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VR Lab Shows Intercontinental Networked VR and Receives Related Grants

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Dr. Christoph Borst and Ph.D. student Nicholas Lipari demonstrated live networked VR connecting UL Lafayette to an auditorium nearly 10,000 miles away at the University of South Australia. VR users in Adelaide, Australia saw Nicholas standing before them, virtually, based on livestreamed 3D camera imagery from Lafayette. The event launched a new gigabit initiative that creates a global partnership of Smart Gigabit Communities.

     

Dr. Borst also received new grants for networked VR from Mozilla's Gigabit Community fund and from the US Ignite Developers Fund. The Mozilla project is evaluating educational aspects of livestreamed teachers in VR and is also guiding high school students to create their own VR environments. The US Ignite project supports further technological developments and testing with high-performance intercity networks.

The networked VR framework, "Kvasir-VR", started as a system for remotely-guided geosciences exploration, connecting a geologist in Dr. Borst’s lab to a VR audience at LITE, Louisiana’s large-scale 3D visualization facility. An NSF project to extend this work applied the concepts to energy plant field trips, in collaboration with Mechanical Engineering faculty. Kvasir-VR previously received a 2016 demo award from US Ignite and a "Best Research Demo" award from the 2017 IEEE VR conference.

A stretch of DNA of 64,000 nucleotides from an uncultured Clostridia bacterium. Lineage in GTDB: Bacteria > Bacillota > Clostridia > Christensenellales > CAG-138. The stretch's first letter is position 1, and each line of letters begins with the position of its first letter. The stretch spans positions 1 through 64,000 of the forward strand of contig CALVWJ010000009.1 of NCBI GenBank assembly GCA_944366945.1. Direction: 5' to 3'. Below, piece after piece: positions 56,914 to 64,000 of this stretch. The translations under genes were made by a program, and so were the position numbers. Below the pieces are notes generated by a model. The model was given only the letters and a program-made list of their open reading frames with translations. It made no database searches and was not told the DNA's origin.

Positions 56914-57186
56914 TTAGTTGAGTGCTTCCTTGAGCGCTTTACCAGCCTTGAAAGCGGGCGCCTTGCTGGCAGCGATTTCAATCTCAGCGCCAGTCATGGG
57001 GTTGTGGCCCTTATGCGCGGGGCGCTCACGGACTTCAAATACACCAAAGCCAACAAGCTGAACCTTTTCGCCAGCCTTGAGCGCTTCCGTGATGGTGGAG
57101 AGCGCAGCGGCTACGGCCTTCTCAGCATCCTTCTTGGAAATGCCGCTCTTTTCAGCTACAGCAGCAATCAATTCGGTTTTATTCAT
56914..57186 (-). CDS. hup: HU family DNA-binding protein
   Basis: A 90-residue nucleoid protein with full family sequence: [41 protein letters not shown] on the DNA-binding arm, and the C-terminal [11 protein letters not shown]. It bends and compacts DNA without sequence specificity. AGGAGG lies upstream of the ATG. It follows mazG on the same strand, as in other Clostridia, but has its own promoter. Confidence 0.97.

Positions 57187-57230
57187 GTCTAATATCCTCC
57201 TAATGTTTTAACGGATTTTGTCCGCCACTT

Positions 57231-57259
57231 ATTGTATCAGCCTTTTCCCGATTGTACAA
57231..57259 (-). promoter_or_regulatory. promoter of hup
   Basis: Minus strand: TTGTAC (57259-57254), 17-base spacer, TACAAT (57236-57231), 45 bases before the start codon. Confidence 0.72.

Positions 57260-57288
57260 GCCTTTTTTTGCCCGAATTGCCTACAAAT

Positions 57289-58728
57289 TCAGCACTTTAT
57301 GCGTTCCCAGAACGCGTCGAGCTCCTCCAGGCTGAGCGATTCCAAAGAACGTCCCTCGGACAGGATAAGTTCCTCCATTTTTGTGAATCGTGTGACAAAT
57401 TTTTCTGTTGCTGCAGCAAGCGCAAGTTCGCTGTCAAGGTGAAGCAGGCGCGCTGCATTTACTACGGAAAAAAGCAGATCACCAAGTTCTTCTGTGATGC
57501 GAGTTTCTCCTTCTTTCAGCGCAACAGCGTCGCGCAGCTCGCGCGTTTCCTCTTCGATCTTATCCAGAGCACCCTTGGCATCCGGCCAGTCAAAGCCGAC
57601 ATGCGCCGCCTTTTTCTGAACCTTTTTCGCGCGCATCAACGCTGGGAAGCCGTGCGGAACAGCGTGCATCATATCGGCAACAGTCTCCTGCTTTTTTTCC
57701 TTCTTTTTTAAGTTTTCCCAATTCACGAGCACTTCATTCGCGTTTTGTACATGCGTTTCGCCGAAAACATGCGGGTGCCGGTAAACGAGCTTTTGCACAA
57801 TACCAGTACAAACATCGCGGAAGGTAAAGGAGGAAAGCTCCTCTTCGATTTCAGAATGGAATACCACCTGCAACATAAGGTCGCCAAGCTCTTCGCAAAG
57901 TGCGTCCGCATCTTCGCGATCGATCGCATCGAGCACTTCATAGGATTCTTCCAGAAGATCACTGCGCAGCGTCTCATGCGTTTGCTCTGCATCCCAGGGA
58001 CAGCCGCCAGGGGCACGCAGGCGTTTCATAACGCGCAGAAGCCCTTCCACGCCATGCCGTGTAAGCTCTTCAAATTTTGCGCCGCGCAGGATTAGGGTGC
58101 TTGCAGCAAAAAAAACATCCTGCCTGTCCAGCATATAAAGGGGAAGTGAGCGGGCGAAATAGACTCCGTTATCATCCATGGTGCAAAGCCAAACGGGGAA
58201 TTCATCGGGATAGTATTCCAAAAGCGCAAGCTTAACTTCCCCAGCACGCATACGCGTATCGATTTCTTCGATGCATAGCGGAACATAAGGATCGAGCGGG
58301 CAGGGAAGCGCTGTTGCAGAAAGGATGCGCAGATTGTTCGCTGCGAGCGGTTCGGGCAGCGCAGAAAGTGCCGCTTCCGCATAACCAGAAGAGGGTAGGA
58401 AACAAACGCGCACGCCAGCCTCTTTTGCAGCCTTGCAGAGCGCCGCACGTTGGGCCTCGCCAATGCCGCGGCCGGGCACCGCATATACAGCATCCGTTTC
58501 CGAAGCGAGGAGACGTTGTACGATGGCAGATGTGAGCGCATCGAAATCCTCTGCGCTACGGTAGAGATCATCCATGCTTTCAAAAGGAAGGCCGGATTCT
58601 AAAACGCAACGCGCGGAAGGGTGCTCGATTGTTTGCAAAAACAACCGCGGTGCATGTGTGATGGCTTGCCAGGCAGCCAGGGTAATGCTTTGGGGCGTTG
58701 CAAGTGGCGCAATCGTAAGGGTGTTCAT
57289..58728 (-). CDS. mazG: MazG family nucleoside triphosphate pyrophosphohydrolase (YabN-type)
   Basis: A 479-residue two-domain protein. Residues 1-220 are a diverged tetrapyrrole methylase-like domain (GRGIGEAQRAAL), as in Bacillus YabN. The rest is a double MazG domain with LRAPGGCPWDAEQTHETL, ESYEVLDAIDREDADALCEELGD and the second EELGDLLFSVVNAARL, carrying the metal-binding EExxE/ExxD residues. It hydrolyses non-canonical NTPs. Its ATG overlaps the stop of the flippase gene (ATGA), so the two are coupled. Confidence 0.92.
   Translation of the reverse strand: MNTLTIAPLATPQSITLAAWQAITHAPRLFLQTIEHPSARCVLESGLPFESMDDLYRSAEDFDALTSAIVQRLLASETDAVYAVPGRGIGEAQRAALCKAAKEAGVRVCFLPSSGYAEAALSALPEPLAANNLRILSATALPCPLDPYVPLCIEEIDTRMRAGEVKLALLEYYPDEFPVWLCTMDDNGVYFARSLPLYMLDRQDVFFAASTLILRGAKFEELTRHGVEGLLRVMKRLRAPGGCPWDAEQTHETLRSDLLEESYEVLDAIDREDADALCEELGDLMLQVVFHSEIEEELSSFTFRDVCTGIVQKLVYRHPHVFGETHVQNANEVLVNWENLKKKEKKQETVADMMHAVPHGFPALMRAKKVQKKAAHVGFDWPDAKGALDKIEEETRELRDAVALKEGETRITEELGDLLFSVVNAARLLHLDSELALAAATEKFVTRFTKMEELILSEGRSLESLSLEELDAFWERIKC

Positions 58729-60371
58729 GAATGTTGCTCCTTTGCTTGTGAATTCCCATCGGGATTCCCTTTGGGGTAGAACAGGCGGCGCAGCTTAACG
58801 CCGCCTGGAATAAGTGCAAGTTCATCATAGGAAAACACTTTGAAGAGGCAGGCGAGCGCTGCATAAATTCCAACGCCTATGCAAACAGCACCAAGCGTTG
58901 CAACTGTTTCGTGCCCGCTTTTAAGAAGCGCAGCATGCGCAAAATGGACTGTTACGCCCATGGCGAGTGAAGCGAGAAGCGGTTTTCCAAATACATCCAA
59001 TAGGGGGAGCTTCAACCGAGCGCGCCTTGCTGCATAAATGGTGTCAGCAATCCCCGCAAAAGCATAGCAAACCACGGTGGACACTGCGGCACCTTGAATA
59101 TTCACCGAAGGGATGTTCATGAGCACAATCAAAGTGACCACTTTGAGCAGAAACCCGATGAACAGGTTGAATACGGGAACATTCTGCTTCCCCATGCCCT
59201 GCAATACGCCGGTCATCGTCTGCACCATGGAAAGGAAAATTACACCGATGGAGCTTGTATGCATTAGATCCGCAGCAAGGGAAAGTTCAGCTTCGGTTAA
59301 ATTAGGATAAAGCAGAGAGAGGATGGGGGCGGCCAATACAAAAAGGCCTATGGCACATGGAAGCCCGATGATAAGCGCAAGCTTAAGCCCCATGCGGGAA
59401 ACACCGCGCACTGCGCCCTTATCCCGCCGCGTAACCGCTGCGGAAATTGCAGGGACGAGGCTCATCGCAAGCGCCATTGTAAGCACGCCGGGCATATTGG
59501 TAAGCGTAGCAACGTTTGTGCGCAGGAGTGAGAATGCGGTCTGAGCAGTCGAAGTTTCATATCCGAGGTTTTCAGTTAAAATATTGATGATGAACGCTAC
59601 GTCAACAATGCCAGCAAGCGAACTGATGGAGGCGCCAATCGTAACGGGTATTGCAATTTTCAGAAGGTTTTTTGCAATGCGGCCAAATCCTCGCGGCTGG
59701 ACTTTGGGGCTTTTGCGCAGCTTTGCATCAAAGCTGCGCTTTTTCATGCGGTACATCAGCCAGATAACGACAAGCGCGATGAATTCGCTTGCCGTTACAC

The data streaming from Lafayette to Australia traversed several high-performance networks. The VR Lab connected to LONI (Louisiana Optical Network), which in turn connected to Internet2 to send data through Texas, Arizona, and California. From there, Pacific Wave connected to Seattle and Honolulu, then to the Australian Academic Research Network.

More information can be found at the links below:

 

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